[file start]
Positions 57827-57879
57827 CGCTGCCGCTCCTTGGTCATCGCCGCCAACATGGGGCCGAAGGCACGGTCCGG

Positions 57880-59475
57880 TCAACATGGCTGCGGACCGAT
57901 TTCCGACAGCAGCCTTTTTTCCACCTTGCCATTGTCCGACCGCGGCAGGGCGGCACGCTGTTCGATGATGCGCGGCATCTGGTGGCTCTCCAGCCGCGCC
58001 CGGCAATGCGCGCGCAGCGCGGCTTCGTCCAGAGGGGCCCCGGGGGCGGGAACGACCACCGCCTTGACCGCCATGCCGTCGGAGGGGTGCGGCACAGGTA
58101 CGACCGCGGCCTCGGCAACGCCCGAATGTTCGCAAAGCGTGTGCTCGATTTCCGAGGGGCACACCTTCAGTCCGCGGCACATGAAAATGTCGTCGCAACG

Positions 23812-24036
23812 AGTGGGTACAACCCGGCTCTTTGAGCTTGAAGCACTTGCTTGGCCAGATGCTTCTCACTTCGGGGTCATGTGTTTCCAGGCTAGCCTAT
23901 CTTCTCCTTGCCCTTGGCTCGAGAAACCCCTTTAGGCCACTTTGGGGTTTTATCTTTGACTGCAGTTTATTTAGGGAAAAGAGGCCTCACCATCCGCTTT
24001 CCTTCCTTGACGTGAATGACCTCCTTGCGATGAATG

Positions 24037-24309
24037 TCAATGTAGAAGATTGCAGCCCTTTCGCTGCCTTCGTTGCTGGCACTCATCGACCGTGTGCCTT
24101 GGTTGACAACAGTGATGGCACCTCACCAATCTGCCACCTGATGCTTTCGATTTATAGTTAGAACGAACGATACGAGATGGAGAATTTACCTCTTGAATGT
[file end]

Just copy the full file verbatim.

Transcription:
Positions 57827-57879
57827 CGCTGCCGCTCCTTGGTCATCGCCGCCAACATGGGGCCGAAGGCACGGTCCGG

Positions 57880-59475
57880 TCAACATGGCTGCGGACCGAT
57901 TTCCGACAGCAGCCTTTTTTCCACCTTGCCATTGTCCGACCGCGGCAGGGCGGCACGCTGTTCGATGATGCGCGGCATCTGGTGGCTCTCCAGCCGCGCC
58001 CGGCAATGCGCGCGCAGCGCGGCTTCGTCCAGAGGGGCCCCGGGGGCGGGAACGACCACCGCCTTGACCGCCATGCCGTCGGAGGGGTGCGGCACAGGTA
58101 CGACCGCGGCCTCGGCAACGCCCGAATGTTCGCAAAGCGTGTGCTCGATTTCCGAGGGGCACACCTTCAGTCCGCGGCACATGAAAATGTCGTCGCAACG

Positions 23812-24036
23812 AGTGGGTACAACCCGGCTCTTTGAGCTTGAAGCACTTGCTTGGCCAGATGCTTCTCACTTCGGGGTCATGTGTTTCCAGGCTAGCCTAT
23901 CTTCTCCTTGCCCTTGGCTCGAGAAACCCCTTTAGGCCACTTTGGGGTTTTATCTTTGACTGCAGTTTATTTAGGGAAAAGAGGCCTCACCATCCGCTTT
24001 CCTTCCTTGACGTGAATGACCTCCTTGCGATGAATG

Positions 24037-24309
24037 TCAATGTAGAAGATTGCAGCCCTTTCGCTGCCTTCGTTGCTGGCACTCATCGACCGTGTGCCTT
24101 GGTTGACAACAGTGATGGCACCTCACCAATCTGCCACCTGATGCTTTCGATTTATAGTTAGAACGAACGATACGAGATGGAGAATTTACCTCTTGAATGT